Together with other Polish labels and producers (like Polish Juke crew, Outlines Label, or Rhythm Baboon, who took 18th place on beehype list last year), Lemiszewski makes one of the most unique and individual footwork / juke in the worldwide scene. (Bartosz Nowicki)

♪♫ Listen: “PNTNFTWRK” + album stream

Jakub Lemiszewski on Soundcloud, Bandcamp, Facebook.

Lutto Lento <BR>“Dark Secret World”

Lutto Lento
“Dark Secret World”

Lubomir Grzelak is surely not afraid of experimentation. On his debut album he’s mesmerized by bizarre cultures and variety of low-quality Jamaican dancehall b-sides.

With his long-awaited full length debut – which has defined him afresh – Warsaw-based producer has shown more uncanny approach. He bravely disclaimed his previous, mostly weirdo-house’y style and moved towards eclecticism and intrigue.

He’s wrapping us up with mysterious tentacles, giving us an unobvious trip, where horror and weirdness is happening constantly. One of the biggest Dark Secret World’s advantages is complete lack of categorization.

Everything’s immersed in voodoo-like atmosphere and beautifully disturbing sounds. You know, like a bad acid trip, when you’re scared shitless but still moving along. It’s a horror, and it’s a wonder. (Lech Podhalicz)

♪♫ Listen: “Gyal a Devil” + album stream

Lutto Lento on Soundcloud, Facebook, Twitter.

Hańba! <BR>“Będą bić”

“Będą bić”

On paper Kraków’s Hańba may seem a little unapproachable: a street band from Poland’s interwar period. There’s dress-up, old-time instruments (banjo, accordion, tuba, clarinet) and of course politically and socially charged lyrics in Polish. Hańba! on

“Będą bić” (“There’s going to be fighting”) is set in 1937, the world seems uneasy and all the signs say war is brewing. But it’s not a history lesson and you don’t need to understand Polish to be mesmerized by the sincerity and intensity of Hańba’s songs.

These four skilled musicians breathe rebellious punk energy into these tales from the past. Even though their songs tell stories of a very particular period of Polish history, they’re still dangerously up-to-date. Oh, and seeing Hańba live is a glorious experience. (Halina Jasonek)

♪♫ Listen: “Piosenka młodych faszystów” + album stream

Hańba! on Facebook.

Maniucha i Ksawery <BR>“Oj borom, borom”

Maniucha i Ksawery
“Oj borom, borom”

There are at least two reasons why the duo of Maniucha Bikont and Ksawery Wójciński are part of beehype’s upcoming first ever festival stage at MENT Festival in Slovenia.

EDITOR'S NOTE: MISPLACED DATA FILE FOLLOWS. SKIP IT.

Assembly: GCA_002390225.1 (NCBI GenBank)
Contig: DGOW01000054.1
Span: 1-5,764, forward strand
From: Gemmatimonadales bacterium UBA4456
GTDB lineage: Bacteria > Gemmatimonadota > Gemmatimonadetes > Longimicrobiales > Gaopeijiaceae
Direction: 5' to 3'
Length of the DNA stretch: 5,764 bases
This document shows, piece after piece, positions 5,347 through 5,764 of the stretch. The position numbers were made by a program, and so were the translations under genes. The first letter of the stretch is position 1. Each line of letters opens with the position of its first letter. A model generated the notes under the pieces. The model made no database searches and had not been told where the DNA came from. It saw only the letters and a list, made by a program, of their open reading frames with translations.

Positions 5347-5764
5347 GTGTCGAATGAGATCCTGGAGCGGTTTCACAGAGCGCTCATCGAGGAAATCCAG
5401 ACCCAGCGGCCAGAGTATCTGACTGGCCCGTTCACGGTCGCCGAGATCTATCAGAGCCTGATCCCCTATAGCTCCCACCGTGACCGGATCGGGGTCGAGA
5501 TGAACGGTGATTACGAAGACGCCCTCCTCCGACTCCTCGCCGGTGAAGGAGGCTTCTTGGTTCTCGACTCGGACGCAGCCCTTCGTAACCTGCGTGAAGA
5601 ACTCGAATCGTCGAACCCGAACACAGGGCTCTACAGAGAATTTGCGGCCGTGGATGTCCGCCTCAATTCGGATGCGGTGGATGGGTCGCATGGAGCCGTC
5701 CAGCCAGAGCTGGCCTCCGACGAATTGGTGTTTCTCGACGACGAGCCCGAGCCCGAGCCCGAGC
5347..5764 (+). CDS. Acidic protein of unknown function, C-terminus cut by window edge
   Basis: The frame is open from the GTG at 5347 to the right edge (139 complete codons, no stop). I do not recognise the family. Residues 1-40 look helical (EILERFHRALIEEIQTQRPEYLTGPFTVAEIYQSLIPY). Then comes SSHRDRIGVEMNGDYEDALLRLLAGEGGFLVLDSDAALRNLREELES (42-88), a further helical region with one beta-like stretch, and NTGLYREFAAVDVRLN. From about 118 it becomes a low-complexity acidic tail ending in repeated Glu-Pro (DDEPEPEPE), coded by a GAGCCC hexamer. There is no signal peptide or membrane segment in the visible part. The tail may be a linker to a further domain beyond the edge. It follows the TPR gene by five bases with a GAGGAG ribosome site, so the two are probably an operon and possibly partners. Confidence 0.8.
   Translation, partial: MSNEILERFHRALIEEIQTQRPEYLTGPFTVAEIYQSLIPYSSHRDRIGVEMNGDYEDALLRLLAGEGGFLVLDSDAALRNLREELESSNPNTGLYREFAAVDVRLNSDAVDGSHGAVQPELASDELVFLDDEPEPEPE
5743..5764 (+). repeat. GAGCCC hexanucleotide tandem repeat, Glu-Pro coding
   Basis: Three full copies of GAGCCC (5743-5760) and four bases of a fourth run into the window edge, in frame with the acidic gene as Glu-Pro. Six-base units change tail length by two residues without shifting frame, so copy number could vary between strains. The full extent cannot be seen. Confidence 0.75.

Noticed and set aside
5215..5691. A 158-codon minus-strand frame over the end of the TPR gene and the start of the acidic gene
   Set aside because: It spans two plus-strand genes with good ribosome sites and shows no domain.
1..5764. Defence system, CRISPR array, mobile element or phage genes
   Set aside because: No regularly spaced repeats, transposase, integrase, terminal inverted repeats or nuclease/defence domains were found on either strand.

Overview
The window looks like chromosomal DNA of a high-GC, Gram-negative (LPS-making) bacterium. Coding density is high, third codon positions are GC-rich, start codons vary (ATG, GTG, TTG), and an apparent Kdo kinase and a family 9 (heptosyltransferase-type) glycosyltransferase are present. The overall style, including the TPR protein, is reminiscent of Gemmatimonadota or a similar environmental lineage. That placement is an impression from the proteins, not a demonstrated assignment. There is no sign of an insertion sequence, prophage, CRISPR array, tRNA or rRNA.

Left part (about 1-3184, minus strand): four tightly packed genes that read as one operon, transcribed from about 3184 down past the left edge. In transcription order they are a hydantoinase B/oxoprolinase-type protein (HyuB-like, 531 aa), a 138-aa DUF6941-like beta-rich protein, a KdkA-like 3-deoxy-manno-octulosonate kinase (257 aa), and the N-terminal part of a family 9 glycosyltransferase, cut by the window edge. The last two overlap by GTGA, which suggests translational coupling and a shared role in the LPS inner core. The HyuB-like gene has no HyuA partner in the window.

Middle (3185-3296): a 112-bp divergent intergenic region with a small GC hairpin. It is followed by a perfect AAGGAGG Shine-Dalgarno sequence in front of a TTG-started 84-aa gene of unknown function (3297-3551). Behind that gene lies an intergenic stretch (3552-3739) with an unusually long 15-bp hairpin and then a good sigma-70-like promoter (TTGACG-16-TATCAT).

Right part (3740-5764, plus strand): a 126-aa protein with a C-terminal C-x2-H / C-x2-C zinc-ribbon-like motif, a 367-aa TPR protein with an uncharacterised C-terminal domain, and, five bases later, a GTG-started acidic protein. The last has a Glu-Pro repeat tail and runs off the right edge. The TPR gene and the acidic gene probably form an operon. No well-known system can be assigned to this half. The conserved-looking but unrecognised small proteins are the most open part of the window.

First, they are doing something nobody has done before – they fuse traditional folk songs from Ukraine with jazz/avant improvisation on double bass. Try to find a better example of how to “update” traditional music to the 21st century but keep its essence intact.

The second reason is that beehype contributors from around the world loved Maniucha i Ksawery so much that we found ourselves completely helpless to judge what kind of (local) music can have an international appeal.

In other words, they are local and global at the same time, which happens to be exactly what we’ve been looking for at here at beehype for the last few years. (Mariusz Herma)

♪♫ Listen: “Oj borom borom” + album stream

Maniucha i Ksawery on Soundcloud, Youtube, Facebook.

Sorja Morja <BR>“Sorja”

Sorja Morja

There are only few bands playing such catchy, vibey and gentle songs as Sorja Morja on their full-length debut.

On “Sorja” Ewa Sadowska and Szymon Lechowicz created unpretentious picture of nostalgic, inevitably runaway youth, while using simple melodies and seemingly banal – yet poetic – lyrics. It’s tremendous cruelty that listeners are left just after 25 minutes with hunger of more Sorja’s tracks. Guys, how dare you cutting off such beautiful melodies so quickly!?

No doubt – this longplay has its triumphant power in lyrics. Look up the words of such amazing songs like “Młodość”, “Australia” and “Śmierć”. Instant classics and pure joy. Learn them by heart, tattoo them on ankles or above your elbows and quote them in love letters. Trying to find such delicious, ambitious pop is like shooting in the dark. Period. (Lech Podhalicz)

♪♫ Listen: “Śmierć” + album stream

Sorja Morja on Facebook.

Hatti Vatti <BR>“Szum”

Hatti Vatti

Experiment, retro-futurism, sampling, analogue sounds – all of that might suggest a snobbish, sectarian material. But “Szum” isn’t anything of that kind.

Hatti Vatti use archival recordings simply following their most human sentiments, and their characteristing approach lets them create soft, pleasant music that disarms any need to analyze and segregate what you hear.

Machines get souls, a cold museum of old technology turns into a familiar, cozy place you won’t want to leave. (Marcin Flint)

♪♫ Listen: “Hero/in” + album stream

Hatti Vatti on Facebook, Soundcloud.

EABS <BR>“Repetitions (Letters to Komeda)”

“Repetitions (Letters to Komeda)”